ZipRecruiter Wants You

By now I'm sure that some of you have heard about ZipRecruiter, the job board startup that recently picked up $63 million dollars in funding and whose backend is written almost entirely in Perl using DBIx::Class, Catalyst, Template Toolkit. And they use sqitch for sane database management.

You'll probably recognize some of the names of people who work with them. Randal Schwartz has been consulting with them for a year. Mark Jason Dominus works there and has released some nifty open source software he wrote for them and while I don't claim to be as talented as Randal or Mark, I have been consulting there for a while now. It's huge amounts of fun. There are also tons of men and women who aren't as publicly involved in tech communities who are nonetheless very talented.

They're growing like mad and hiring for quite a few positions. And yes, they need Perl developers (and Python, and Javascript, and, and, and ...). And they do allow remote work.

Aside from the benefits they list in working there, here are some that I know readers of this blog will appreciate:

  • They're happy to hear new ideas
  • They love it when people write tests
  • They love to see refactoring to cleaner designs

I might add that when they picked up that $63 million in funding, they were already very profitable and are still growing like mad.Come join us and tell 'em I sent you (note: I don't get any perks for this. I just like the company and want to help Perl devs, too).

Veure: Building the Look-and-Feel

No Perl in this post. This is mainly for the people who've asked me to keep blogging about the creation of Veure.

In trying to explain to a designer what was going on, I had to make it clear that "space stations" in Veure aren't the tiny doughnut things that Ronnie Raygun envisioned launching (those of you who are old enough might just remember the "Raygun" reference).

Instead, as far in the future as Veure is imagined, creating a new space station involves dropping a robot on a large asteroid, letting it hollow out said asteroid, spinning it, sealing it, and then building on the inside. I threw together this (poor) concept art to show her what I meant (the white bar at the top is the central lighting bar for the station).

Source image of Plzeƈ od Karlova courtesy Wikimedia Commons

The Moose::Role Required "attributes" Bug

Every once in a while, someone stumbles across a bug in Moose whereby you can't seem to use attributes to resolve role requirements. BooK posted one solution to this, but it has a couple of drawbacks.

The first is that it requires the with() line to be listed after attribute declarations. I find that very annoying.

The second problem with his solution is that it doesn't work (sorry, BooK!). Fortunately, there's a very easy workaround to the problem.

Using Role as Partial Classes

For Veure, my text MMORPG, I found myself worrying about the Character class turning into a god object. At over 2,300 lines, 105 methods, and growing, it was getting hard to keep track of everything. I want my code to be clean and easy to follow. As a result, when new behavior arose, I started thinking of other places to put behavior, and wound up with abominations like this:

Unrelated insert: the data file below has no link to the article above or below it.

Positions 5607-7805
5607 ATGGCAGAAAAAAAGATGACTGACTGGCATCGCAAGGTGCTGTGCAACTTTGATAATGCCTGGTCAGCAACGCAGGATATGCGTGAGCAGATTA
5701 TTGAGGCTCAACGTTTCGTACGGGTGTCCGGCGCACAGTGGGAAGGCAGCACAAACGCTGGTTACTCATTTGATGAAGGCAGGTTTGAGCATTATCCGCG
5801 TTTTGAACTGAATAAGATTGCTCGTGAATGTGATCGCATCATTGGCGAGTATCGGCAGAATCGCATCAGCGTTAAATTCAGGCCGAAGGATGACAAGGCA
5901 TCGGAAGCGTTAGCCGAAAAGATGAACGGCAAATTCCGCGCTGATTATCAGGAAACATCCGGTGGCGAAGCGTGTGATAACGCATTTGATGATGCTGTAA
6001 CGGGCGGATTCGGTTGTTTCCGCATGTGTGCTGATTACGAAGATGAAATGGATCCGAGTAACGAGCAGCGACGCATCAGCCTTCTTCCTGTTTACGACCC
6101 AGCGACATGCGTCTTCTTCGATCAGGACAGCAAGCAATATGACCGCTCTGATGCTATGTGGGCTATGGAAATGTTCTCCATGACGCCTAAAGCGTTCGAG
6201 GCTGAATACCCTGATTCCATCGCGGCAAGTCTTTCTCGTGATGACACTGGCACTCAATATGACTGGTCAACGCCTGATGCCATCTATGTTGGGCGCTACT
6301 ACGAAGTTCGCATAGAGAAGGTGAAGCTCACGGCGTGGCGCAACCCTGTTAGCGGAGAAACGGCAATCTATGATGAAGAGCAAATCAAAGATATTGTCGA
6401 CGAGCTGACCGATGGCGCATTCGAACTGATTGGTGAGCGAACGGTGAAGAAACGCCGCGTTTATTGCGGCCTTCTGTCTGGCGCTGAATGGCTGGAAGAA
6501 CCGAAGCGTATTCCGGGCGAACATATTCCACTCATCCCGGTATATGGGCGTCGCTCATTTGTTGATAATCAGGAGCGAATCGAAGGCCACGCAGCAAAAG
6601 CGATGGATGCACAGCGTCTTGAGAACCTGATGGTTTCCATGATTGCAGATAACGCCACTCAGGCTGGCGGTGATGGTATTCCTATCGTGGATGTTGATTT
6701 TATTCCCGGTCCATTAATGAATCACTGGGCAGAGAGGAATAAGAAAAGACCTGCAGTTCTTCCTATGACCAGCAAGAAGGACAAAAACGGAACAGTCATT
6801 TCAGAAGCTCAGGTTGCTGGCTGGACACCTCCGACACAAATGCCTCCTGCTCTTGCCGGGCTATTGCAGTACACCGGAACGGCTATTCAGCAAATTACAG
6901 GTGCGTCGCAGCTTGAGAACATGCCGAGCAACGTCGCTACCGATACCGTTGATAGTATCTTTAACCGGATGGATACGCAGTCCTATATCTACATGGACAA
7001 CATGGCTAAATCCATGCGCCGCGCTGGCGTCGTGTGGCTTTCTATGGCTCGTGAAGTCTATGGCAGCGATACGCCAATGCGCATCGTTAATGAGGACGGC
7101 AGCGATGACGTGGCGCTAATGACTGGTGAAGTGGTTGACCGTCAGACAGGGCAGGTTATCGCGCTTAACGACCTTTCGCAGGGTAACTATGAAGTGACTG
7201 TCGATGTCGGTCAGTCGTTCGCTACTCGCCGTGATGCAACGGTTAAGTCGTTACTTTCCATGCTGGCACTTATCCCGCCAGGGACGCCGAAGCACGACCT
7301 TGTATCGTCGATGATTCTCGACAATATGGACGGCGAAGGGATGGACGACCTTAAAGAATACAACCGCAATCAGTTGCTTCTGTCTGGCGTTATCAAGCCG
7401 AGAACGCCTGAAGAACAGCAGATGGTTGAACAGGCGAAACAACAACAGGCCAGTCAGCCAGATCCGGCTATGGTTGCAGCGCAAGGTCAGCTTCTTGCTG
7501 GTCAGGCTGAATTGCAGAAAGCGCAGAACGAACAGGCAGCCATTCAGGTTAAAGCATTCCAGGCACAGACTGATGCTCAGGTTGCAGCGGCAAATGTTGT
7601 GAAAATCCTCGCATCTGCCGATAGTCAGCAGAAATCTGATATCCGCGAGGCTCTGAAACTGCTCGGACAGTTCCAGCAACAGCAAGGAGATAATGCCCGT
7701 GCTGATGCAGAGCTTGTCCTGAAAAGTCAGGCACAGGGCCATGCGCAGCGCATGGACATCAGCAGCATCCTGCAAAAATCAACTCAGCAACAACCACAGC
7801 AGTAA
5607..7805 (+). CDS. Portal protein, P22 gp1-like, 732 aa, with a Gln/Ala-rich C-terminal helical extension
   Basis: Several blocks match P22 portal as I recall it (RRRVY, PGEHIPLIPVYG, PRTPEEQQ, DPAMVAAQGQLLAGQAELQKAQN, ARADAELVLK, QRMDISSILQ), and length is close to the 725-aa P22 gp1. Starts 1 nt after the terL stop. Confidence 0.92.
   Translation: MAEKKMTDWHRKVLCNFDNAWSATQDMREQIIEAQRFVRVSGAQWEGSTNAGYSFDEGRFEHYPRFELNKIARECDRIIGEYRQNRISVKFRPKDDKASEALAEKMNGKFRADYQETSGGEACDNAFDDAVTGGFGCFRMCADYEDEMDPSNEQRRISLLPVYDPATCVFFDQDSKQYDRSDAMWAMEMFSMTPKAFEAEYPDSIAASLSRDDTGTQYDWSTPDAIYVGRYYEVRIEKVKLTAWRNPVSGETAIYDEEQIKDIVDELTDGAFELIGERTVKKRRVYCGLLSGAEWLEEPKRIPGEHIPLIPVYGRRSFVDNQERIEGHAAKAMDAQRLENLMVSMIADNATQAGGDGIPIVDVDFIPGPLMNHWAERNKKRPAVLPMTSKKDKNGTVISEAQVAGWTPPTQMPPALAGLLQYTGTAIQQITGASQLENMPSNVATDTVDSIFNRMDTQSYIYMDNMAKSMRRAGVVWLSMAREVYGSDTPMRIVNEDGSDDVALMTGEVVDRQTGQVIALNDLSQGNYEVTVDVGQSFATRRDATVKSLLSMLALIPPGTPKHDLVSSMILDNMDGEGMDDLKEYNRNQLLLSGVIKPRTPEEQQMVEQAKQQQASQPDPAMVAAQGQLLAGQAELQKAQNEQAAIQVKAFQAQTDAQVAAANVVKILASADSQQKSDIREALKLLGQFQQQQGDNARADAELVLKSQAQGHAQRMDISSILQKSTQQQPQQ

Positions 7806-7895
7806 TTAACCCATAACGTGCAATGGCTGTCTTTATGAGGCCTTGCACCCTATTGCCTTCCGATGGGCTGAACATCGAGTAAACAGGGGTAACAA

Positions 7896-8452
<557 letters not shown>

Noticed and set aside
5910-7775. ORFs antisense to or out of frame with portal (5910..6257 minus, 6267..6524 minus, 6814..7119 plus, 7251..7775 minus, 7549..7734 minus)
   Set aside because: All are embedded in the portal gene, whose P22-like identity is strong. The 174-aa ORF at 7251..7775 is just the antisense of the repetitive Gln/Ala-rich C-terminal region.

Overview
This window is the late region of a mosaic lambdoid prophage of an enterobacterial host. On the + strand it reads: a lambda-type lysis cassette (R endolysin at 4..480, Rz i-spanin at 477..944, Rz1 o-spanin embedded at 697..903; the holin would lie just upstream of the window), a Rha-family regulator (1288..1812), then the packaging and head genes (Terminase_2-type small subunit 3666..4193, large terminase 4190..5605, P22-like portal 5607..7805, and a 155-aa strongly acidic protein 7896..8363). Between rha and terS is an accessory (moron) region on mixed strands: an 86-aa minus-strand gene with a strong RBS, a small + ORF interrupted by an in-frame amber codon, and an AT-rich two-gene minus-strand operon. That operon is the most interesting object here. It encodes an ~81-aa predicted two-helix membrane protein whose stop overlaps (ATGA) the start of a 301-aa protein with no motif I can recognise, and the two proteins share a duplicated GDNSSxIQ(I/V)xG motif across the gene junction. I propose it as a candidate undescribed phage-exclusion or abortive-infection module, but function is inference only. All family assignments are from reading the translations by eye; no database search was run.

if ( $missions->has_misssion_for( $character, $npc ) ) {
    ...
}

If you're not familiar with the terminology, NPC stands for "non player character" and, as you might guess, they're implemented via the same class as player characters. So what does the above code do? Does it mean that your character has a mission for an NPC? Does it mean that an NPC has a mission for your character? Does it mean that your missions have a mission for ... wait, what does that even mean? The last one, though, is the natural reading of the above.

All because I was trying to limit the size of the Character class.

But wait, this is an MMORPG. Your character drives everything. Your character moves. Your character goes on missions. Your character has to interact with their inventory. Your character has to do all sorts of things and artificially shoving those things into different classes just to avoid the "god object" makes for unclear code like the above. However, shoving all of that behavior into the Character class means it's getting huge and unreadable.

Until now.

A small puzzle for you

This had me stumped for a bit, but I was quite pleased when I came up with a relatively simple solution.

Given several arrays, each of which has elements which are a subset of allowed elements, and given that every allowed element appears at least once in each array, how do I rewrite all arrays such that each element of each array which has an identical value to an element in another array has the same index number in each array, with missing elements being undef?

OK, that was a mouthful. Here's an example which should make it clear:

@a = ( 'b', 'c', 'f' );
@b = ( 'a', 'd' );
@c = ( 'c', 'd', 'e' );

I should have the following when I'm done:

@a = (  undef,    'b',    'c',  undef,  undef,    'f' );
@b = (    'a',  undef,  undef,    'd',  undef,  undef );
@c = (  undef,  undef,    'c',    'd',    'e',  undef );

In other words, I'm trying to line up all of those values (because they're going to an HTML table and my $client needed to see the missing values). Once you see the answer to the puzzle, it's actually not too hard.

Post your solutions below!

About Ovid

user-pic Freelance Perl/Testing/Agile consultant and trainer. See http://www.allaroundtheworld.fr/ for our services. If you have a problem with Perl, we will solve it for you. And don't forget to buy my book! http://www.amazon.com/Beginning-Perl-Curtis-Poe/dp/1118013840/